Most people with any interest at all in Scottish mountains over the past couple of decades will have come across the books of Ralph Storer. He has an admirable ability to reinterpret and reinvent our mountains for each successive generation of walkers, and many of us have cut our Munro-bagging teeth on the back of Ralph Storer's guides and, thanks to him, discovered many of the wilder corners of the best small country in the world that might otherwise have remained unknown to us.
In recent years he has been perhaps best known for his series of area guides which together make up "The Ultimate Guide to the Munros". So what, exactly, is "Baffies' Easy Munro Guide?" Baffies is the Entertainments Convenor of the Go-Take-A-Hike Mountaineering Club, a man who is allergic to exertion, prone to lassitude, suffers from altitude sickness above 600m, blisters easily and bleeds readily. This first guide in what will become a series covers the area traditionally known in guides to Scottish mountains as the Southern Highlands, and describes in detail easy walking routes up over 25 Munros. The author assures readers that the routes chosen require no rock climbing, no scrambling, no tightrope walking, no technical expertise whatsoever: simply the ability to put one foot in front of the other...and repeat.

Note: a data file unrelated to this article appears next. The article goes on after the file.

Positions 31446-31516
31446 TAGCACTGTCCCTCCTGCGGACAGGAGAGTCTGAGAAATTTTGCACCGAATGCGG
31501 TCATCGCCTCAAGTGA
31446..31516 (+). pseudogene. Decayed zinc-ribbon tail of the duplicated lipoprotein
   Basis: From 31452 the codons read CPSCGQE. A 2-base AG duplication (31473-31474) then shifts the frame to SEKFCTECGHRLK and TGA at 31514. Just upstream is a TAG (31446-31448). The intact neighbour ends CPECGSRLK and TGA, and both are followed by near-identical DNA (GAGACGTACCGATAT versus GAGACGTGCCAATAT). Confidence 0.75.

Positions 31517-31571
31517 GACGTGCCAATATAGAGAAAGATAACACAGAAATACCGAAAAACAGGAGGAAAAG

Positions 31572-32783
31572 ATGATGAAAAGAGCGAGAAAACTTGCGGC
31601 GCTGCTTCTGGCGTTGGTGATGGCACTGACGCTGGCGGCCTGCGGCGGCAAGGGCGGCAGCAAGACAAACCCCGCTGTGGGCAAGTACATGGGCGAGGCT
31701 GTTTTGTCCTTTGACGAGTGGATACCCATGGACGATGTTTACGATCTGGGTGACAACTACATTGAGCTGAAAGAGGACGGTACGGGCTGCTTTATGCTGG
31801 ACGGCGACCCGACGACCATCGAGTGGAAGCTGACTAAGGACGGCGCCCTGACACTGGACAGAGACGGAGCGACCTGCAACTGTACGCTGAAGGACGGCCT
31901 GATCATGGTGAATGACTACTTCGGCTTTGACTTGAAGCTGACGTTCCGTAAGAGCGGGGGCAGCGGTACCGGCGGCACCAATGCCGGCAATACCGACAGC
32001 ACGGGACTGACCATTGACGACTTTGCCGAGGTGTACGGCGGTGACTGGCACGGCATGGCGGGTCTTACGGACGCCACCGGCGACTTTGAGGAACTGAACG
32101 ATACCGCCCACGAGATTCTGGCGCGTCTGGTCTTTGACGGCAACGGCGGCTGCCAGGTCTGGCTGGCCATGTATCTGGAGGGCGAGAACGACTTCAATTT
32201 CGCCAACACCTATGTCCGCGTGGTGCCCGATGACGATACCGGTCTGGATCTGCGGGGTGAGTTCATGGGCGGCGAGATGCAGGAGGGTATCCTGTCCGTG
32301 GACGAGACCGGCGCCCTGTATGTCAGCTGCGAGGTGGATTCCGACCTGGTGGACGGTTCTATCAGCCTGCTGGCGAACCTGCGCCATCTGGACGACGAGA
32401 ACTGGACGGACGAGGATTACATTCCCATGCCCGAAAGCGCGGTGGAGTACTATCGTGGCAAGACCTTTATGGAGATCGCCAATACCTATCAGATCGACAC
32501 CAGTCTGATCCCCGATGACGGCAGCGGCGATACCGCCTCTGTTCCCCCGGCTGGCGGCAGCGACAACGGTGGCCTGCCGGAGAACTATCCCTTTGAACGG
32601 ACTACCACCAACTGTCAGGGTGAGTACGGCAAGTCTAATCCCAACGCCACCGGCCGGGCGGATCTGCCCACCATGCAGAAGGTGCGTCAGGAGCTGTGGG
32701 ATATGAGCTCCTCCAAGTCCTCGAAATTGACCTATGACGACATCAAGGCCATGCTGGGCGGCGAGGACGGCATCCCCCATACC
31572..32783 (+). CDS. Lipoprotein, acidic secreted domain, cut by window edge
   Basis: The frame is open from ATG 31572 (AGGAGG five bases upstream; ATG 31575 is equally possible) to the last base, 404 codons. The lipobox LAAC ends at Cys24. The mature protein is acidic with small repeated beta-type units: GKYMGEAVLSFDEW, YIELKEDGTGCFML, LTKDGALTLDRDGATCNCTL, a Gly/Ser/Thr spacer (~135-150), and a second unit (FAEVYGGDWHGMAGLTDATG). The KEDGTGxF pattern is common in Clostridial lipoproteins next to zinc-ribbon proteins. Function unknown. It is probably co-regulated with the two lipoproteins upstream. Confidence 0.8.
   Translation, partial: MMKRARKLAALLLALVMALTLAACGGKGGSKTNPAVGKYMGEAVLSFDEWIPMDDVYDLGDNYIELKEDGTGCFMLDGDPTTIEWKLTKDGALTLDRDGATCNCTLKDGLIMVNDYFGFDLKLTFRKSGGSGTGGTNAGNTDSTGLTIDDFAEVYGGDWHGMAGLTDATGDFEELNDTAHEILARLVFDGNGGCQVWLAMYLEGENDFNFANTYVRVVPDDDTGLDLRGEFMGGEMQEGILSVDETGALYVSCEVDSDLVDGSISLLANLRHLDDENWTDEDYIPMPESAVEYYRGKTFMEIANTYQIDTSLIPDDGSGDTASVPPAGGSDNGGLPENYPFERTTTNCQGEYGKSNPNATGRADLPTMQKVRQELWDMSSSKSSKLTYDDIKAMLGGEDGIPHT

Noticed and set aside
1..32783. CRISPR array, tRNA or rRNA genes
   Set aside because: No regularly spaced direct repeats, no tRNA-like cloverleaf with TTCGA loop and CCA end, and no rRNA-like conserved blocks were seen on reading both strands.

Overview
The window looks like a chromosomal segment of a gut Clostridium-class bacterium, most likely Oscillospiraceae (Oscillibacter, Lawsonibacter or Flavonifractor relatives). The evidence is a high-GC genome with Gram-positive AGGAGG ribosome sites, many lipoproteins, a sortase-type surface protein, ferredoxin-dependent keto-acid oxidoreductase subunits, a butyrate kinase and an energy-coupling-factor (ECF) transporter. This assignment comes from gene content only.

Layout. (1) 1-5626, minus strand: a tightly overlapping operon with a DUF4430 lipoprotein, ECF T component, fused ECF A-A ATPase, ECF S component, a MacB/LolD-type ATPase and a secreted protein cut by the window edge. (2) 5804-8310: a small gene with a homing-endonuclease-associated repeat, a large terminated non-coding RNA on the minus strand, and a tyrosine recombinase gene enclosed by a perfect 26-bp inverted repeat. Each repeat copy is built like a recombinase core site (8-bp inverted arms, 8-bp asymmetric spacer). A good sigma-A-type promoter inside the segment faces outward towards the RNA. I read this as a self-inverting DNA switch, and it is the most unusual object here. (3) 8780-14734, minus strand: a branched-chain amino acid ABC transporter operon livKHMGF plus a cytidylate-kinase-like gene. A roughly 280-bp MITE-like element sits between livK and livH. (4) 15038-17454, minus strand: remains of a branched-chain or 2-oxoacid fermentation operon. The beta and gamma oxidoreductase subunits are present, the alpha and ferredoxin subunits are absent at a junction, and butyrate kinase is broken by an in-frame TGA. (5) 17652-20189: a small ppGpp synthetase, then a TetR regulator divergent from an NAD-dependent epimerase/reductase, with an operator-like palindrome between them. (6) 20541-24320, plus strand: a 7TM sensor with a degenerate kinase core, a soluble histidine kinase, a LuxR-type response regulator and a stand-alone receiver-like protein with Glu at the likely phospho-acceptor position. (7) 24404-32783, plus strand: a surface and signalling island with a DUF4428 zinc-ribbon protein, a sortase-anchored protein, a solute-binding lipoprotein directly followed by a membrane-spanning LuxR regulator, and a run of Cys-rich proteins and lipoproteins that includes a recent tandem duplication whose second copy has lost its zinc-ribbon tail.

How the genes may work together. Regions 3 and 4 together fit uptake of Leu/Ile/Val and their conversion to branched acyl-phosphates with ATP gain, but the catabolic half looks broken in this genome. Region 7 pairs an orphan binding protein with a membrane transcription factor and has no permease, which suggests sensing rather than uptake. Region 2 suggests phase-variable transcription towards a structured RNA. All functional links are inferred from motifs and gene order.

But while the premise of the book has a humorous side, and while it is easy to see that Ralph Storer really enjoyed writing as Baffies (which comes from the Scots for "slippers"), what you find within the covers of this slim volume is a truly outstanding guide book. Each walk is well mapped, and the descriptions and excellent colour photographs mesh together to provide clear and easy to follow guidance. There are also the obligatory sections on subjects such as access, weather and safety.
In embarking on his series of Baffies' guides, Ralph Storer has in many ways come full circle. This reviewer's first encounters with Scottish mountains were guided by a 1991 reprint of a book by Ralph Storer first published in 1987. It is arguable that an important market for Baffies' guides comprises people like me: whose advancing years and receding fitness mean that the scale of challenges have to be measured. These guides will also, however, prove ideal for those just starting out in the hills, and those walking with families who want the assurance they will not come face to face with an "airy" ridge at some point in their day.